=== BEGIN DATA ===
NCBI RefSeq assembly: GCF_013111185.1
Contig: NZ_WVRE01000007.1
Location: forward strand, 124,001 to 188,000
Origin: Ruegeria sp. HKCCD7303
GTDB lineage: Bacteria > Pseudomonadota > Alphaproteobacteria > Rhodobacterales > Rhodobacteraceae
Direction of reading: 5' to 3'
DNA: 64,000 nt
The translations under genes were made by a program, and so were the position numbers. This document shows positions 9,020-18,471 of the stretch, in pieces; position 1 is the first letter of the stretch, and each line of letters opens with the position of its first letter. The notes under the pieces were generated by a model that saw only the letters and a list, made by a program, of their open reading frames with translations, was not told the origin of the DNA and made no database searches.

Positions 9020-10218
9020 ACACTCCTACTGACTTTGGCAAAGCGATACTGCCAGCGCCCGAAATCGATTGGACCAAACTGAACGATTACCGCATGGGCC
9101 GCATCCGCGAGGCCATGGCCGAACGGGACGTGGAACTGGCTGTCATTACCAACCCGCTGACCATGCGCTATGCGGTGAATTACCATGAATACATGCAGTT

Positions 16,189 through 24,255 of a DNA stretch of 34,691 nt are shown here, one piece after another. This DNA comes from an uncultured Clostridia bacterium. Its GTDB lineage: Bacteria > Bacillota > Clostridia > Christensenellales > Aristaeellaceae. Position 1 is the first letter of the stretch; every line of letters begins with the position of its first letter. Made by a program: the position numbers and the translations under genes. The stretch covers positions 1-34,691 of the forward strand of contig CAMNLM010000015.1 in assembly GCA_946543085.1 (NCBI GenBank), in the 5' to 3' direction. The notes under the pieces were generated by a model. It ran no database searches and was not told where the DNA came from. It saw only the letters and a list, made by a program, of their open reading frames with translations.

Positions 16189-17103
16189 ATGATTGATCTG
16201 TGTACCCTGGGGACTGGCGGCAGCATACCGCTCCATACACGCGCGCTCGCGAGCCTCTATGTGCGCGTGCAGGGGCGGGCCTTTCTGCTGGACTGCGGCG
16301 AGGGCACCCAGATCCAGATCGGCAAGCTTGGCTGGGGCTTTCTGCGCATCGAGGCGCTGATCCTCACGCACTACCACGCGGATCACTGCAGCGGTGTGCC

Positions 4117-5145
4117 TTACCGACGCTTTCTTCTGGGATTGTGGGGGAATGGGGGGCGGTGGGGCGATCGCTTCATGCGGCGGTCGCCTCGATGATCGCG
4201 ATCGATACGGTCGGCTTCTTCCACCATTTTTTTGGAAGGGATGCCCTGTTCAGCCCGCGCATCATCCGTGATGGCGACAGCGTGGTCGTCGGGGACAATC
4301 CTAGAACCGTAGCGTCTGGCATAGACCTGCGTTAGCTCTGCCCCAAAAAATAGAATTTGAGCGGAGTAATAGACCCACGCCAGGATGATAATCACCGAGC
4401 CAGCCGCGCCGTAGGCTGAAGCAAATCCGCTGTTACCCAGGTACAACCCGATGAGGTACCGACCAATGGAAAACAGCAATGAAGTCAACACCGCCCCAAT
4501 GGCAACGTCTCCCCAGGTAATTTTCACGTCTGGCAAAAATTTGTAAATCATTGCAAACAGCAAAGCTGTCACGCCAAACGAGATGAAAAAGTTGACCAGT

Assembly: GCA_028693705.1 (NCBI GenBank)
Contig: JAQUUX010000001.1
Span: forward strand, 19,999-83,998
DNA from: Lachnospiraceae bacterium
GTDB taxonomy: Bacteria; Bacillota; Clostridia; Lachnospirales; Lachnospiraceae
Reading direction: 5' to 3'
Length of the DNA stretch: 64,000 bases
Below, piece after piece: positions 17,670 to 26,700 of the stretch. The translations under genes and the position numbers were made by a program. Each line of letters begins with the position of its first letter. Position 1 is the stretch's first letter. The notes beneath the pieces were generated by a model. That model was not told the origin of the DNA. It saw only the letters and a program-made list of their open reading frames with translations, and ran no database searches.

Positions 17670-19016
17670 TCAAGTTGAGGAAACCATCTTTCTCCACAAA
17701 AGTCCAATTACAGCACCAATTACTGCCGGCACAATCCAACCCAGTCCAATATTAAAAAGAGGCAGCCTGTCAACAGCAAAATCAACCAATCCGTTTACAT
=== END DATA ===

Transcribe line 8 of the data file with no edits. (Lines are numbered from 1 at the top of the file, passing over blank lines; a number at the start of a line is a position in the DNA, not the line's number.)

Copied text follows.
The translations under genes were made by a program, and so were the position numbers. This document shows positions 9,020-18,471 of the stretch, in pieces; position 1 is the first letter of the stretch, and each line of letters opens with the position of its first letter. The notes under the pieces were generated by a model that saw only the letters and a list, made by a program, of their open reading frames with translations, was not told the origin of the DNA and made no database searches.